Union membership has been growing quickly at the Coventry warehouse. In July, the GMB had around 30 members at the site, a number that had grown to 300 by January out of a staff of around 1,400. On the day of the strike, the union recruited over 50 new members, mainly by stopping workers as they arrived for their shifts and explaining the union to them.
One new union member, who arrived intending to work but instead decided to join the picket, excitedly spoke to his dad over Facetime as he signed up. He said, “there’s not enough money at Amazon. Everything’s expensive. Rent’s expensive.”
Amanda Gearing, a senior organiser at the GMB, said: “We’re looking to get union recognition. Look what we’ve done on the outside, and now imagine what we could do on the inside.”
Amazon has so far refused to engage directly with the GMB. Since the launch of the first ballot in September, Amazon has implemented a number of anti-union measures.
It closed a formerly public pathway that led to the warehouse to restrict access to the site. It resprayed white lines on the ground to mark out company property and prevent “trespass” by union organisers. In early October, Amazon announced a £500 cost-of-living payment to workers, payment of which was dependent on attendance on possible strike dates. A bus service that drops workers off at the warehouse and bypasses union organisers has been reinstated. Four of the most-active union members have been offered promotions.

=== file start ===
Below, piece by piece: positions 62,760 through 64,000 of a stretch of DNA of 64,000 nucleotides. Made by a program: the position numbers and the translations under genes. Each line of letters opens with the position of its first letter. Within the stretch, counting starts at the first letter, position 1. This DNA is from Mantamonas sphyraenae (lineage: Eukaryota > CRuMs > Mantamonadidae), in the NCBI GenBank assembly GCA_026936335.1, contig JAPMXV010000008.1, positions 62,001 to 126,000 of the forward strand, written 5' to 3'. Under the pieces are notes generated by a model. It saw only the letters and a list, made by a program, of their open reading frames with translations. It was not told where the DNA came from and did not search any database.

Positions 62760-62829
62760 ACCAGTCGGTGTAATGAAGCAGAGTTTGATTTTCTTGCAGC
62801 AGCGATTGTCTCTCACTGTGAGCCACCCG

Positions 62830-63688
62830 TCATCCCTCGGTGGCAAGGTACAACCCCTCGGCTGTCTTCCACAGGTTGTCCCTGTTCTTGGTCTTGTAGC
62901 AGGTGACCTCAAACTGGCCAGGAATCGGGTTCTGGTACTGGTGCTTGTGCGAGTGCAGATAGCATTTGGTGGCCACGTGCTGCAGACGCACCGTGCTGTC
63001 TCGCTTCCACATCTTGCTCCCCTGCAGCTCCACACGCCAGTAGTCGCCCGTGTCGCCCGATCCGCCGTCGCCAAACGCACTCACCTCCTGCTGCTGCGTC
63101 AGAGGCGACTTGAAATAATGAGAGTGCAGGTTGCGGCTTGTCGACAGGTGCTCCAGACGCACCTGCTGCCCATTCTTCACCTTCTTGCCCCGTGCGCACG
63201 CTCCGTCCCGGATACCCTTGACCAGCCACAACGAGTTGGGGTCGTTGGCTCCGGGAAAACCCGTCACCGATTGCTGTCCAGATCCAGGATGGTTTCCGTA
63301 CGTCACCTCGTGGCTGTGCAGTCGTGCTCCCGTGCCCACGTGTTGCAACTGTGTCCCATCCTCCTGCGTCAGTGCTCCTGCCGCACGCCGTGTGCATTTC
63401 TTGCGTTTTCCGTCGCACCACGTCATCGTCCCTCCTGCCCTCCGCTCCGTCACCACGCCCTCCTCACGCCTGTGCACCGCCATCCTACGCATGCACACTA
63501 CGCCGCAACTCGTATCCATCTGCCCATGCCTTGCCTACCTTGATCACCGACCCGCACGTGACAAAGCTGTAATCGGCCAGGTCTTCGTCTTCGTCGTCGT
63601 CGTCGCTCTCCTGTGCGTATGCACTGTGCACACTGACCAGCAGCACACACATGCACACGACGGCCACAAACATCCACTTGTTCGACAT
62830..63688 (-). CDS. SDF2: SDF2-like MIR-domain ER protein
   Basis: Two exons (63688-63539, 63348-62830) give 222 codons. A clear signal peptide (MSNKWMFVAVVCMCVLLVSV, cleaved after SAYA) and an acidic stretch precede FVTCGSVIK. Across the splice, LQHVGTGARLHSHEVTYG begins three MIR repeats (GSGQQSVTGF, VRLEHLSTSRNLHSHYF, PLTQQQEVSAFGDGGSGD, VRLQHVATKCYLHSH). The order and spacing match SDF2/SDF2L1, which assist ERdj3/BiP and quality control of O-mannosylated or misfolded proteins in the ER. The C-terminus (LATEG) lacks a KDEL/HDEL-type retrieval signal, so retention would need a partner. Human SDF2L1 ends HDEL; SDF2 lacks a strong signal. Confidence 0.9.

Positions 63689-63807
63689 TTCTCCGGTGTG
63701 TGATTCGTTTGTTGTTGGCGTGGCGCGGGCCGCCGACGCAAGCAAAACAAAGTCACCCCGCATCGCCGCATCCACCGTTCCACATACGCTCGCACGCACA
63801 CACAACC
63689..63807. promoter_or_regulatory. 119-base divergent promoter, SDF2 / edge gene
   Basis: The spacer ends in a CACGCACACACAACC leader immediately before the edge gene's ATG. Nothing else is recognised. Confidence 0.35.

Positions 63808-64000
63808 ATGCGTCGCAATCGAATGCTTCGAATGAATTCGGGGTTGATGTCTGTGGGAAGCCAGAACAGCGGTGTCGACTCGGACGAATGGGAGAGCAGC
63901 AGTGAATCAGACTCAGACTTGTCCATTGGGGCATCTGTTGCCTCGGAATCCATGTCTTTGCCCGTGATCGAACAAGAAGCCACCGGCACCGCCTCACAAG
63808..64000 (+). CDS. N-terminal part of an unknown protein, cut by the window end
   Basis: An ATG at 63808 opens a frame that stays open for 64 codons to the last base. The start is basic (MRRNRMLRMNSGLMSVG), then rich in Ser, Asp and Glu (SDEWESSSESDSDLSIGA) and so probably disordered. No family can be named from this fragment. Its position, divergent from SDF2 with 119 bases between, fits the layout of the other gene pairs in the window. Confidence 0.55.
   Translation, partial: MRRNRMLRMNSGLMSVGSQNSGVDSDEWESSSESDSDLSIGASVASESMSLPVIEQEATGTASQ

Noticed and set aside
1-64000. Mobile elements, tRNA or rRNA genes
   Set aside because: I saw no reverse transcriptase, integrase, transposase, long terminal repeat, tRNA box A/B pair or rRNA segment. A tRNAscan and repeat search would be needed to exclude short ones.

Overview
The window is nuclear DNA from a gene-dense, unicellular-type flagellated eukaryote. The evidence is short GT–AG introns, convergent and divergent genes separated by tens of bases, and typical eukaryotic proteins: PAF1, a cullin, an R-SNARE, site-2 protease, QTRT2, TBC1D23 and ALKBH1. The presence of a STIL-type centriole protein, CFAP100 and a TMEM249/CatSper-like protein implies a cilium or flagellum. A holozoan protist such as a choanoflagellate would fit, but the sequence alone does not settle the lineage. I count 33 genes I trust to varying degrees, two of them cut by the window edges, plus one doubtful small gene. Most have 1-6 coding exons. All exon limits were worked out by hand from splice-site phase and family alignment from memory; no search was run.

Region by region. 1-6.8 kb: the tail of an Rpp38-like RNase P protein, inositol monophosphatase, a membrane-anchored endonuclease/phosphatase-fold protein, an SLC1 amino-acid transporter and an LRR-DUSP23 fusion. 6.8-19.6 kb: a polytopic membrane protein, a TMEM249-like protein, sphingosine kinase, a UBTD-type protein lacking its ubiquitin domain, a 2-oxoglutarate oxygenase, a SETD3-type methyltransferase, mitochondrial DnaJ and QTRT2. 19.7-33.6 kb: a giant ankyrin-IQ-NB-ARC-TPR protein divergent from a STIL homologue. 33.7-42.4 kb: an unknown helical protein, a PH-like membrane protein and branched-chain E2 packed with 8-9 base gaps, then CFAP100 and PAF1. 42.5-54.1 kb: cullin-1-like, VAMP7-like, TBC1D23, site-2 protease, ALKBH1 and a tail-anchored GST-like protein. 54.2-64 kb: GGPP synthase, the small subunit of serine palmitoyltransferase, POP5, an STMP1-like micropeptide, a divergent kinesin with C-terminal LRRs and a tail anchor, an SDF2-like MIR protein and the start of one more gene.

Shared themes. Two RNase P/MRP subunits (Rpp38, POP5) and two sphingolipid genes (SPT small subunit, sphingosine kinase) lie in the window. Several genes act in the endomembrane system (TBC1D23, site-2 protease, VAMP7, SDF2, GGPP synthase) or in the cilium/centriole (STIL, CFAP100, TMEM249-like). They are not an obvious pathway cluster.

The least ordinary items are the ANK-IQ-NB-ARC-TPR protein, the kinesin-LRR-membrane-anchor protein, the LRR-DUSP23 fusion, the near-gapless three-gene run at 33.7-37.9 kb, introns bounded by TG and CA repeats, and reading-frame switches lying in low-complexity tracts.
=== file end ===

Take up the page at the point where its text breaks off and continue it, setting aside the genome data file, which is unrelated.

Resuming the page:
In September, Amazon bizarrely mistook the opening of the GMB’s ballot for strike action as the beginning of their strike, and relocated goods to an Amazon site in Doncaster, the UK’s only other so-called “cross-dock” site – where items are scanned before they’re sent out to fulfilment centres.
Richards said: “Amazon does a lot of things because they’re incredibly scared of the union. They think the union is us, and they do everything they can to keep us out. But the union isn’t us, it’s the members inside.”
Nina, who travelled from the fulfilment centre she works at in Mansfield to be on the picket line, said: “Working at Amazon, you forget you’re a free person. The beauty of this country belongs to everybody. You don’t belong to Amazon, and you don’t belong to Jeff Bezos.”
Workers and organisers are hoping that the unionisation effort at BHX4 will spread across the country, allowing them to ballot at other sites, and therefore take on Amazon’s ability to rely on other fulfilment centres not hit by industrial action. Following the wildcat action in the summer, a Midlands Amazon workers branch has been established and the GMB have seen increased membership across other sites.
Amazon played down the scale of the action, with a spokesperson saying only a “tiny proportion of our workforce is involved.”
The spokesperson also said, “we appreciate the great work our teams do throughout the year and we’re proud to offer competitive pay.” Depending on location, workers receive between £10.50 and £11.45 per hour.